No alternative to slashing carbon emissions – UN scientists say

Reducing emissions sharply will mean challenging but more manageable consequences

Dr Debra Roberts,  chairwoman of one of the Intergovernmental Panel on Climate Change (IPCC) working groups  said there’s no replacement for ‘bold, ambitious mitigation’ against climate change. Photograph: Getty Images

Dr Debra Roberts, chairwoman of one of the Intergovernmental Panel on Climate Change (IPCC) working groups said there’s no replacement for ‘bold, ambitious mitigation’ against climate change. Photograph: Getty Images

 

Scientists behind the latest UN report on climate disruption, which reveals accelerating destruction of oceans, glaciers and ice caps due to global heating, said there was no alternative to slashing carbon emissions – or watch cities vanish under rising seas, rivers run dry and marine life collapse.

Dr Debra Roberts, chairwoman of one of the Intergovernmental Panel on Climate Change (IPCC) working groups which drew up the report, said it “underscores bold, ambitious mitigation. There’s no replacement for that, but the report also underscores the need for adaptation” to be able to withstand the worst predicted effects.

IPCC chairman Hoesung Lee, said: “The open sea, the Arctic, the Antarctic and the high mountains may seem far away to many people. But we depend on them and are influenced by them directly and indirectly in many ways – for weather and climate, for food and water, for energy, trade, transport, recreation and tourism, for health and wellbeing, for culture and identity.”

In spite of the report’s stark findings, he added: “If we reduce emissions sharply, consequences for people and their livelihoods will still be challenging, but potentially more manageable for those who are most vulnerable.”

In response to the report, 52 prominent non-governmental organisations called on EU leaders to show leadership by acting to protect the ocean, as well as urgently cutting emissions.

“The ocean plays a critical role in human health and the health of the planet. It buffers us against the worst impacts of climate breakdown, generates the oxygen we breathe, and provides sustenance and livelihoods for people across the world. The ocean protects and provides for us all,” they said in a letter.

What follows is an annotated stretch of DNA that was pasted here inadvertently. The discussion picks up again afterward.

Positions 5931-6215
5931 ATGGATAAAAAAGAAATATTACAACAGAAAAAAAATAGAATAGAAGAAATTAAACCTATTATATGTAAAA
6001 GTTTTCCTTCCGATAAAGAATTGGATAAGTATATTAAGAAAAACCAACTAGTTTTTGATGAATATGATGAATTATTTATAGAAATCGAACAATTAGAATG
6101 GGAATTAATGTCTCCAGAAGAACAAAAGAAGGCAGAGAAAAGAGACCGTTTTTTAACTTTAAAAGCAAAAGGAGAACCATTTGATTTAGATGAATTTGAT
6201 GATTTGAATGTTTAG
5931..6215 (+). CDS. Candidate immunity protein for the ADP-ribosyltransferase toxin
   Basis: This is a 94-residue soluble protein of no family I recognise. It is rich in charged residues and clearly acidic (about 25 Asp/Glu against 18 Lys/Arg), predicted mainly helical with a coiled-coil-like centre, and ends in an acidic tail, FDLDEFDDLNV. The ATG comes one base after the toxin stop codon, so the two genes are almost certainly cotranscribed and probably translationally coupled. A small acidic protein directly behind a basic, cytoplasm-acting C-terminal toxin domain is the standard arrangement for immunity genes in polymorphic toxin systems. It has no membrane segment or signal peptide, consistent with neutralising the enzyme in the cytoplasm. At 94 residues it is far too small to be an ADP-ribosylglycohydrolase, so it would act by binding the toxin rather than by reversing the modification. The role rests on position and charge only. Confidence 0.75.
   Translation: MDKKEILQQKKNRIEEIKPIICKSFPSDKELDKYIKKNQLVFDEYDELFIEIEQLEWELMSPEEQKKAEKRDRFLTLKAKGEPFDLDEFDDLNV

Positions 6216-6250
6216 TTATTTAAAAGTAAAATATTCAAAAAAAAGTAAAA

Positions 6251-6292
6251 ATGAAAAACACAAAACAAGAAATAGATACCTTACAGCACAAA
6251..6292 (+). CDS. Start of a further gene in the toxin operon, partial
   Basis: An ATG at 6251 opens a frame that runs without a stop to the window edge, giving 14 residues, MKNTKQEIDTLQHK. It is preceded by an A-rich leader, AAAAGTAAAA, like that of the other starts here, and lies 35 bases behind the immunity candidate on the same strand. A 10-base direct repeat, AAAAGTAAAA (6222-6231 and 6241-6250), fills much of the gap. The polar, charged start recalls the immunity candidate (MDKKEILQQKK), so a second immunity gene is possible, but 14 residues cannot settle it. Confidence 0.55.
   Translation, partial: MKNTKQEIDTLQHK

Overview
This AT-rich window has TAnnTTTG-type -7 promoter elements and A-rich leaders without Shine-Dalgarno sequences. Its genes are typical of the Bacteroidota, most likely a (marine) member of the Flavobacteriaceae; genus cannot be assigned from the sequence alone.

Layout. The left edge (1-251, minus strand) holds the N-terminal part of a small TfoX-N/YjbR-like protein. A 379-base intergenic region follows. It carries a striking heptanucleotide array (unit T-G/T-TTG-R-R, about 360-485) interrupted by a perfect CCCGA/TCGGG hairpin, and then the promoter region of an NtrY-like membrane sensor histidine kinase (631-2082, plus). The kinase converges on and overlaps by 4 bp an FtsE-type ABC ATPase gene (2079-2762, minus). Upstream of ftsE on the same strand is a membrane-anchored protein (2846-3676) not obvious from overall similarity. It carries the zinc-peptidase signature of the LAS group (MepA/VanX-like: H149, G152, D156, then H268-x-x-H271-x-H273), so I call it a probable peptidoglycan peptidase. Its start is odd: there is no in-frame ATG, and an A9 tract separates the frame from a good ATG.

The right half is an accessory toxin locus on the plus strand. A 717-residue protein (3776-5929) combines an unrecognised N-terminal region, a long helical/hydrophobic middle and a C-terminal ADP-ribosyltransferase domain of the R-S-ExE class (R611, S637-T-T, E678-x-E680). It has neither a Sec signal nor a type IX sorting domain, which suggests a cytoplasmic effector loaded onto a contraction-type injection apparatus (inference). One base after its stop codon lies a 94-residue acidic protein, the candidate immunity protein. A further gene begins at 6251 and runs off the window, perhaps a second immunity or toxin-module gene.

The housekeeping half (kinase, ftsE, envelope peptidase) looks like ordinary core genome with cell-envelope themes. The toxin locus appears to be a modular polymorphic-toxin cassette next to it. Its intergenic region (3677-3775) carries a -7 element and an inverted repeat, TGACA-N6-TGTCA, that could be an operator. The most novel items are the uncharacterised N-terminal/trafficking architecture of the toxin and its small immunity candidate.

Largest habitat on earth

“The climate crisis is not limited to land. There is much that can and must be done to protect the ocean, the largest habitat on Earth, so that it can continue to protect us. We urgently need to boost the ocean’s chances of survival in the face of climate breakdown by removing the stressors that are within our reach,” the letter added.

Ending overfishing and protecting marine areas were essential actions “that will protect habitats and biodiversity, replenish fish populations and marine food webs, improve the cycling and sequestering of carbon, and build ocean resilience to withstand dangerous climate change”.

“The ocean cannot infinitely support our current way of life if we keep piling on pressure while demanding that it produce the oxygen we breathe, feed us, and absorb excess heat and CO2.”

“The climate crisis is also an ocean crisis,” said Sofia Tsenikli, senior strategist at Greenpeace International. The EU and its member states must “ditch fossil fuels and submit plans to stay below 1.5 degrees by next year”.

Christian Aid’s global climate lead Dr Kat Kramer said: “Not only are fossil fuels a source of ubiquitous plastic waste, they are the main source of carbon that is killing coral reefs through global heating and ocean acidification.

“These stunning ecosystems are where some of the greatest biodiversity on the planet resides, and at least 500 million people globally rely on coral reefs for food, coastal protection and livelihoods.”

Yet more than 99 per cent of them were set to decline with a 2-degree increase in warming, “and we’re currently on track for at least 3 degrees”.